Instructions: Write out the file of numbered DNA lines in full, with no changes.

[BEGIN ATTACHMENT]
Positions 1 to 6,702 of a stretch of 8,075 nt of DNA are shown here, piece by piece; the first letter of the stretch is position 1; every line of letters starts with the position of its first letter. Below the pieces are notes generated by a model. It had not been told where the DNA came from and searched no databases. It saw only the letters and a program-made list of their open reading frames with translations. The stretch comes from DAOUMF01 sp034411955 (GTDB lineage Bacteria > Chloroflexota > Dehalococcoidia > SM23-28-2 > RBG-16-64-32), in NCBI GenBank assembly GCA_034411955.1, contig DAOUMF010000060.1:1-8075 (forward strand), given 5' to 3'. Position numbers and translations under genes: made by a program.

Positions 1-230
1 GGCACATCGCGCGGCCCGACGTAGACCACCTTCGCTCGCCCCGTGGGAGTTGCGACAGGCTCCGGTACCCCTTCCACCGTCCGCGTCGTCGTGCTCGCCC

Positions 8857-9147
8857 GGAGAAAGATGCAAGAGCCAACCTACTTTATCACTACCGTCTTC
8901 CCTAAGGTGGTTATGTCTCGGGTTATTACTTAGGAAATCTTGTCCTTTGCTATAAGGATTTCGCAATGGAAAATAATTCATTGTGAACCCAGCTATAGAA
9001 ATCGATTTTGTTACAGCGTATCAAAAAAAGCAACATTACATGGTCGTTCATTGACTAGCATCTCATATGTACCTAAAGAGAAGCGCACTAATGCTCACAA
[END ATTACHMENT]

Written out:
Positions 1 to 6,702 of a stretch of 8,075 nt of DNA are shown here, piece by piece; the first letter of the stretch is position 1; every line of letters starts with the position of its first letter. Below the pieces are notes generated by a model. It had not been told where the DNA came from and searched no databases. It saw only the letters and a program-made list of their open reading frames with translations. The stretch comes from DAOUMF01 sp034411955 (GTDB lineage Bacteria > Chloroflexota > Dehalococcoidia > SM23-28-2 > RBG-16-64-32), in NCBI GenBank assembly GCA_034411955.1, contig DAOUMF010000060.1:1-8075 (forward strand), given 5' to 3'. Position numbers and translations under genes: made by a program.

Positions 1-230
1 GGCACATCGCGCGGCCCGACGTAGACCACCTTCGCTCGCCCCGTGGGAGTTGCGACAGGCTCCGGTACCCCTTCCACCGTCCGCGTCGTCGTGCTCGCCC

Positions 8857-9147
8857 GGAGAAAGATGCAAGAGCCAACCTACTTTATCACTACCGTCTTC
8901 CCTAAGGTGGTTATGTCTCGGGTTATTACTTAGGAAATCTTGTCCTTTGCTATAAGGATTTCGCAATGGAAAATAATTCATTGTGAACCCAGCTATAGAA
9001 ATCGATTTTGTTACAGCGTATCAAAAAAAGCAACATTACATGGTCGTTCATTGACTAGCATCTCATATGTACCTAAAGAGAAGCGCACTAATGCTCACAA